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Dr. Zhu’s group conducts research on various topics, ranging from foundational methodologies to challenging applications, in data science. In particular, the group has been investigating the fundamental issues and techniques for supporting various types of queries (including range queries, box queries, k-NN queries, and hybrid queries) on large datasets in a non-ordered discrete data space. A number of novel indexing and searching techniques that utilize the unique characteristics of an NDDS are developed. The group has also been studying the issues and techniques for storing and searching large scale k-mer datasets for various genome sequence analysis applications in bioinformatics. A virtual approximate store approach to supporting repetitive big data in genome sequence analyses and several new sequence analysis techniques are suggested. In addition, the group has been researching the challenges and methods for processing and optimizing a new type of so-called progressive queries that are formulated on the fly by a user in multiple steps. Such queries are widely used in many application domains including e-commerce, social media, business intelligence, and decision support. The other research topics that have been studied by the group include streaming data processing, self-management database, spatio-temporal data indexing, data privacy, Web information management, and vehicle drive-through wireless services.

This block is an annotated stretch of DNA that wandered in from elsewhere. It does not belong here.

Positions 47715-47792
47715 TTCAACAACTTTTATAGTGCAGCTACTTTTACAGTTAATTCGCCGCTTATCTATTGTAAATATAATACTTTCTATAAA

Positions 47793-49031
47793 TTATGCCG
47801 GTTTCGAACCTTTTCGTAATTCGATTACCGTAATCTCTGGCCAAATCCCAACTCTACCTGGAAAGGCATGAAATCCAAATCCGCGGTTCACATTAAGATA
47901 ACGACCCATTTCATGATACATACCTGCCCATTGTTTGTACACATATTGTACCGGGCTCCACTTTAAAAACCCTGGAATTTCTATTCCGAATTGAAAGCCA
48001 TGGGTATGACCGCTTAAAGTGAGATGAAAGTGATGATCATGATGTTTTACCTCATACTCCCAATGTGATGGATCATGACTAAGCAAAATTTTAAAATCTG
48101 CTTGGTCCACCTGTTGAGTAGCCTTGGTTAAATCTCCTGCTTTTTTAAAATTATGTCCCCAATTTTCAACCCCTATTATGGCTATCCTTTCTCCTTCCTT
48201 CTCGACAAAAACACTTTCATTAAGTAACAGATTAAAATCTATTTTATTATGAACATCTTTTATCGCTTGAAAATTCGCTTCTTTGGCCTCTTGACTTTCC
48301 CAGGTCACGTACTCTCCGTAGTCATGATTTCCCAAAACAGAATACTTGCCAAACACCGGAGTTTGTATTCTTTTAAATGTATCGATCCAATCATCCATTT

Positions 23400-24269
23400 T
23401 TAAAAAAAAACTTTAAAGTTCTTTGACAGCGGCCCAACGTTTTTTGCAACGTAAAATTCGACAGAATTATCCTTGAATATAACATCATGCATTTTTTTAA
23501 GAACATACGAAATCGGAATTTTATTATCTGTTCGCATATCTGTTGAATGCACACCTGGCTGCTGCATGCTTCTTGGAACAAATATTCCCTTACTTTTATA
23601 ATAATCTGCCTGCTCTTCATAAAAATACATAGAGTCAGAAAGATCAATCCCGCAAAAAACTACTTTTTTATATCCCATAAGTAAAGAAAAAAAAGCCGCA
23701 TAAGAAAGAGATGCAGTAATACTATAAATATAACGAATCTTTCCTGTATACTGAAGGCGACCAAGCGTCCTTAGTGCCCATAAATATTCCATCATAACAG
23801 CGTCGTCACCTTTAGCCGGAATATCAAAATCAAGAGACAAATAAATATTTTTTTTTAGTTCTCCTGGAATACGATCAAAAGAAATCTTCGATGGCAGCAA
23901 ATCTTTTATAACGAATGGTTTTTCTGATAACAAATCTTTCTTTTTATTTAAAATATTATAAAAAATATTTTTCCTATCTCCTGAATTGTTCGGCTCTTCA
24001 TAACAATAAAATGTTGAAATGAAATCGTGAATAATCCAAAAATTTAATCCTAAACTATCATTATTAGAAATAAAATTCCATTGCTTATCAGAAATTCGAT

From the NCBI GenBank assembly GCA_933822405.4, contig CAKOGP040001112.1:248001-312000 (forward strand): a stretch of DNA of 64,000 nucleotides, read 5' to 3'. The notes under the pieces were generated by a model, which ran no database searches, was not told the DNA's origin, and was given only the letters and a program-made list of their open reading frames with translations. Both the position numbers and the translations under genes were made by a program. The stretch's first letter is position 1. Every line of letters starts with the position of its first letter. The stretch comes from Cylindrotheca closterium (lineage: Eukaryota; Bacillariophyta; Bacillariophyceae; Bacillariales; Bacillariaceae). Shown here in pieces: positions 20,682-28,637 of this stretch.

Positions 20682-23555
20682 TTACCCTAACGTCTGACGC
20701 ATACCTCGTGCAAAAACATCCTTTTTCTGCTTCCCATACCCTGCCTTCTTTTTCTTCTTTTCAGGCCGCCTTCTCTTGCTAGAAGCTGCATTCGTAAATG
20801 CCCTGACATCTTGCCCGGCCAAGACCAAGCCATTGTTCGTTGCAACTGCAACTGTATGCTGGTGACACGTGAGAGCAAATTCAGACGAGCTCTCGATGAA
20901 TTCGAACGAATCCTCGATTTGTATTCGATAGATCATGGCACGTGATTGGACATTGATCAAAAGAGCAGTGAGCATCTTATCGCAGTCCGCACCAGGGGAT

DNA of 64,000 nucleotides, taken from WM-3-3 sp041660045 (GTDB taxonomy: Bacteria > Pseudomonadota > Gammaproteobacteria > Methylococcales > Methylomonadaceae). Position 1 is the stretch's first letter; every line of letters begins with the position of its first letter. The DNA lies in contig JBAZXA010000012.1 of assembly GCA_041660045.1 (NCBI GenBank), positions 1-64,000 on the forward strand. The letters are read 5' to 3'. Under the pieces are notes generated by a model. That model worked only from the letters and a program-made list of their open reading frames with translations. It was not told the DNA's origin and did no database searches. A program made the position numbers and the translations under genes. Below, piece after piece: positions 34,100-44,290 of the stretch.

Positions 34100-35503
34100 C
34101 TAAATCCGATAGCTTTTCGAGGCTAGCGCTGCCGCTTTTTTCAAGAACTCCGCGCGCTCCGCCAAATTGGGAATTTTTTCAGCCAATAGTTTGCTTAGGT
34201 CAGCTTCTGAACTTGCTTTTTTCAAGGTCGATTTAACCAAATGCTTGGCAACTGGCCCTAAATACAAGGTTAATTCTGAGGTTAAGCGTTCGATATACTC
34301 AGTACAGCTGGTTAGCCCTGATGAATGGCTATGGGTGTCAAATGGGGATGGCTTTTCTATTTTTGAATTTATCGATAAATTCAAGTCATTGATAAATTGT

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Using a data-partitioning based index tree (the ND-tree) to find sequences that are similar (with distance 1) to a given query sequence from a large sequence database in a Non-ordered Discrete Data Space (NDDS).

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Stephen Smith

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The Smith lab group is primarily interested in examining evolutionary processes using new data sources and analysis techniques. We develop new methods to address questions about the rates and modes of evolution using the large data sources that have become more common in the biological disciplines over the last ten years. In particular, we use DNA sequence data to construct phylogenetic trees and conduct additional analyses about processes of evolution on these trees. In addition to this research program, we also address how new data sources can facilitate new research in evolutionary biology. To this end, we sequence transcriptomes, primarily in plants, with the goal of better understanding where, within the genome and within the phylogeny, processes like gene duplication and loss, horizontal gene transfer, and increased rates of molecular evolution occur.

A rough draft of the first comprehensive tree of life, showing the links between all of the more than 2.3 million named species of animals, plants and microorganisms. The draft was constructed by combining more than 450 existing trees to a comprehensive taxonomy. Because the tree is large, only lineages with at least 500 species are shown. The colors correspond to the amount of publicly available DNA data for each lineage (red = high, blue = low, giving an idea of the amount of available information).